There were deep slashes in the wood floor that followed no discernable pattern. They were long and numerous, as if made by a deranged lunatic stabbing at the defenseless floor repeatedly. Splintered shards of glass and twisted metal littered the ground. The scene gave voice to the violent struggle that had taken place here. Interesting, there was far too little blood to suggest that the victim had met his demise here as The Telegraph and the local Constables had reported.
Detective Inspector Gerald Clarke removed his black-wool felt bowler and ran his sweaty palm over the rapidly thinning hair in the center of his head. He was a short and portly fellow, with long wispy sideburns. He assured his wife he did not grow them out to compensate for his diminishing hairline. No, the additional hair on the sides of his face merely added some warmth during the cold nights he spent in the service of Scotland Yard.
He was at a complete loss as to how Mr. Gray’s assailant had entered or exited the second story room. The interviews with the servants all told the same story of an eccentric gentleman who regularly locked himself away alone at night. The five-centimeter thick steel bars on the door stood undiminished in a testament to their strength. Several constables had reported that the room was discovered soundly locked and empty. The Valet had been found but swore that only Mr. Gray had the key that unlocked the bars to room—and he had vanished without a trace. A locksmith had been summoned but so far had been frustrated by the stalwart and expensive mechanism forestalling their entry. This had prevented him from making a more thorough investigation of the scene and limited him to observations that could be made from outside of the room.
With that entrance eliminated, the assailant could only have entered through the large window overlooking the gardens below. The glass was shattered and the metal frame bent and twisted outwards as if from an explosion. The lack of any burn marks made that theory unlikely. So what could have caused that level of damage to the window? He had already examined the soil below the window and the tile of the roof above. Regrettably, the steady rain that had begun falling two days before his arrival had mired any clear signs that might have been found there.
The only other items of note that could be observed in the room were a single overturned chair, a faded looking table, and a torn screen on the floor. That and of course the presumed murder weapon. It was a silver Garland knife and it was covered in dried blood. The small blade appeared to have an engraved handle and would be the sort of instrument that a gentleman would use for opening his letters.
An audible click sounded and a smile came over the locksmith’s face. “Ah, that’s got it. There you are, Inspector. A fine piece of workmanship this was but no match for a determined mind.”
“Nor is any problem. Thank you for your service, my good man. One of the constables downstairs will have your fee for you. You have my personal thanks as well as that of Scotland Yard. Constable Mcdonaugh, please come in here immediately.”
The eager young constable bounded up the steps from his assigned post with wide eyes, thirsty to take in the details of the mysterious crime scene. He was a sturdy lad, well-proportioned and just under two meters tall. His constable uniform was clean and neatly pressed. His face held a strong jaw with a precise beard and mustache that contained a hint of reddish tint. He carried himself well, but it was the lack of confidence in his voice that identified him as newly trained by the Metropolitan Police.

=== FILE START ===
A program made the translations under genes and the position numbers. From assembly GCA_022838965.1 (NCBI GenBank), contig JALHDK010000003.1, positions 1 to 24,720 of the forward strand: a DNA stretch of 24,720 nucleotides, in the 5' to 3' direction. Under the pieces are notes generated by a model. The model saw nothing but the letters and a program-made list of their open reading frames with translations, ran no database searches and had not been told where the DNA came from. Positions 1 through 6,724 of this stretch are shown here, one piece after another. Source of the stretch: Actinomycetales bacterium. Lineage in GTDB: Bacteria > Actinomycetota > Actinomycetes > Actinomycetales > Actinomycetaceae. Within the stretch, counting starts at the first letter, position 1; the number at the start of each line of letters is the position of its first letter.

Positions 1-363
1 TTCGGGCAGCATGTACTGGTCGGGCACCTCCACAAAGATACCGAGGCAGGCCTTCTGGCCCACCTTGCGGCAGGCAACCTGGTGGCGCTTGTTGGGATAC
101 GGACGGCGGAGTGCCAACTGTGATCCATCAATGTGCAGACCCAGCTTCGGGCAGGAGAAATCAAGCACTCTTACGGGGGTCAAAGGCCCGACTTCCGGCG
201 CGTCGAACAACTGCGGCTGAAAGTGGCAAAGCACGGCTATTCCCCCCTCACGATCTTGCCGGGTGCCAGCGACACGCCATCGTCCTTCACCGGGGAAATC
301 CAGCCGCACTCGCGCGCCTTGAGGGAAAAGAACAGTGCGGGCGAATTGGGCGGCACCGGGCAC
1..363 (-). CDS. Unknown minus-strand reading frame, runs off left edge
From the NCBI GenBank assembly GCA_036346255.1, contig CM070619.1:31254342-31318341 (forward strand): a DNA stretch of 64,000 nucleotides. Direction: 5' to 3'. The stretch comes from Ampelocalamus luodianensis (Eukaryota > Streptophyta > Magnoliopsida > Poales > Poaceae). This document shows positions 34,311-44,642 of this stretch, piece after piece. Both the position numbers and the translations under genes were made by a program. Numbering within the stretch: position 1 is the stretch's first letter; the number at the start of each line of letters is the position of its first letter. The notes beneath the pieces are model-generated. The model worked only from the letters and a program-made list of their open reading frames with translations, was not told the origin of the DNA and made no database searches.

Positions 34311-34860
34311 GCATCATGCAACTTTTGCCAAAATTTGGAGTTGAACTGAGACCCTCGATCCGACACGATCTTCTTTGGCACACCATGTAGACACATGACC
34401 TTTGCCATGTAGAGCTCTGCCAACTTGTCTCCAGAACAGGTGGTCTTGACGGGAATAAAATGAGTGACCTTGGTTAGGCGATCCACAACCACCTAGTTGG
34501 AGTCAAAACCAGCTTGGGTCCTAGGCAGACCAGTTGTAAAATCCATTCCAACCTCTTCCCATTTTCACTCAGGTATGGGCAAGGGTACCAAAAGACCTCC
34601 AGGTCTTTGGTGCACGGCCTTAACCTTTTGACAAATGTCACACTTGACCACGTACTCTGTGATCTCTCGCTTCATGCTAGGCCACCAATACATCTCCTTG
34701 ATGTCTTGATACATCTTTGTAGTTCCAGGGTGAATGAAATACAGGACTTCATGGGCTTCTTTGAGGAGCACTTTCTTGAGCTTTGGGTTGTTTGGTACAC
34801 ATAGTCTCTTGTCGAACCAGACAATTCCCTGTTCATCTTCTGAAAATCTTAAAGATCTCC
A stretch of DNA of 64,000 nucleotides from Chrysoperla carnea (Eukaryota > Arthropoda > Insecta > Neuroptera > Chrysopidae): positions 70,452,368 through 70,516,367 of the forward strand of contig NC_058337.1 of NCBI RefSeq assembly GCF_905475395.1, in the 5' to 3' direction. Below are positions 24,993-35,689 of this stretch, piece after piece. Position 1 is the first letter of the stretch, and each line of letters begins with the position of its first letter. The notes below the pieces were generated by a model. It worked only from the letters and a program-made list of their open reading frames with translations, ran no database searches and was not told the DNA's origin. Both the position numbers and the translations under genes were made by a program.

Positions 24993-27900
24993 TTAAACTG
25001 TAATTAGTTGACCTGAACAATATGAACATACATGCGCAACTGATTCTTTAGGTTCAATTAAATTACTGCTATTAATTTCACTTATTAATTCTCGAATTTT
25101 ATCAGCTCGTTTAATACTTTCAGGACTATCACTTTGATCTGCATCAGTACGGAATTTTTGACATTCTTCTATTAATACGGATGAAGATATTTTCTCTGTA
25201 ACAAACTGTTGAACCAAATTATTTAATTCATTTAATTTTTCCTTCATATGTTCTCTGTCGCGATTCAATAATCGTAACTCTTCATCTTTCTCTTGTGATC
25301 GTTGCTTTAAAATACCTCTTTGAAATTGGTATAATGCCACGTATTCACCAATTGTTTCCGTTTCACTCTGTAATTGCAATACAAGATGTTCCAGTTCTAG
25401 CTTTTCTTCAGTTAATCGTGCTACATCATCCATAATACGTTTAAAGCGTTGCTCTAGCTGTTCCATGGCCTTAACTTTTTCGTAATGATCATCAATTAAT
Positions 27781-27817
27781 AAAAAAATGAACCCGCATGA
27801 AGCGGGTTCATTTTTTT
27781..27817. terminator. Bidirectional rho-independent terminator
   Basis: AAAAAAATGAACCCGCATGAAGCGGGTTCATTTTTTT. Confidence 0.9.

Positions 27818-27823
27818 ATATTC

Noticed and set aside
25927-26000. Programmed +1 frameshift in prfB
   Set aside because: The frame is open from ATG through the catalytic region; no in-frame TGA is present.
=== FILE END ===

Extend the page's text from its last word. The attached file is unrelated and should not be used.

“Yes sir, Inspector. What is your pleasure, sir?”
“Constable, I want you to set a tight perimeter with the other men below. The door is finally unlocked and I want no one coming in or out until my analysis is complete. Conduct a rotating patrol of the entire grounds with a sweep every quarter hour.”
The man saluted and allowed his eyes to stray from the inspector’s face to the room behind. “Right away. Erm, are you certain you won’t need my assistance with the crime scene?”
The notoriety of Mr. Gray coupled with the baffling circumstances of his disappearance had naturally aroused the curiosity of all of London. The police force was no exception. Nonetheless, the green constable could not be allowed to distract Inspector Clarke from the task at hand.
“That won’t be necessary Constable. Now see to your duty.”
The man’s face fell visibly before being quickly replaced by the blank stare that only a previously enlisted man could master. “Yes, sir.” He turned smartly on his heel and hastily retreated down the stairs to establish a perimeter. It was best to keep the constables busy with patrolling rather than standing around. A man felt more useful when put to action.
Now alone, Inspector Clarke slowly slid open the gate and entered the room. Upon closer scrutiny, he found that his earlier observations still held weight. There were precious few new details to discover after examining the floor and the overturned furniture. The jeweled knife handle was scratched and bloodied but offered little more. He moved over to the purple screen lying on the floor. It was made of an expensive-looking fabric. It was thick and ornate, if not faded from age. This was the kind of material that might be used to cover a statue or work of art in a gallery. He raised his eyes to the wall. It had been hidden from view when he was outside of the room. As he saw the painting hanging there on the wall, he gasped in surprise.
There on the wall, hung the most marvelous painting that Inspector Clarke had ever seen. The colors were alive with life, a jubilant expression of passion and joy. The detail and brushwork were clearly the work of a master. He was no art enthusiast, but even his eyes could appreciate the skill displayed in the creation of this portrait.
Given the handsome features, muscular build, and disarming smile of the man featured in the painting, he could surmise that this was the likeness of the victim and the owner of this home. Mr. Gray was renowned for his good looks and infamous to the women of London. A painting of this quality would certainly have been very expensive to commission. That could mean that the victim’s wealth had not been exaggerated and certainly provided a motive for either kidnapping or murder.
He made a few notes regarding the appearance and stature of Mr. Gray, before reluctantly averting his gaze and once more considering the crime scene. He scanned the writing he had jotted down in the vellum and cloth bound notebook that never left his side. Suddenly, something caught his eye near the window. He moved over for a closer examination. There between the jagged glass and bent metal appeared to be a small clump of dark gray hair. The hair was matted and thick. He leaned in closer.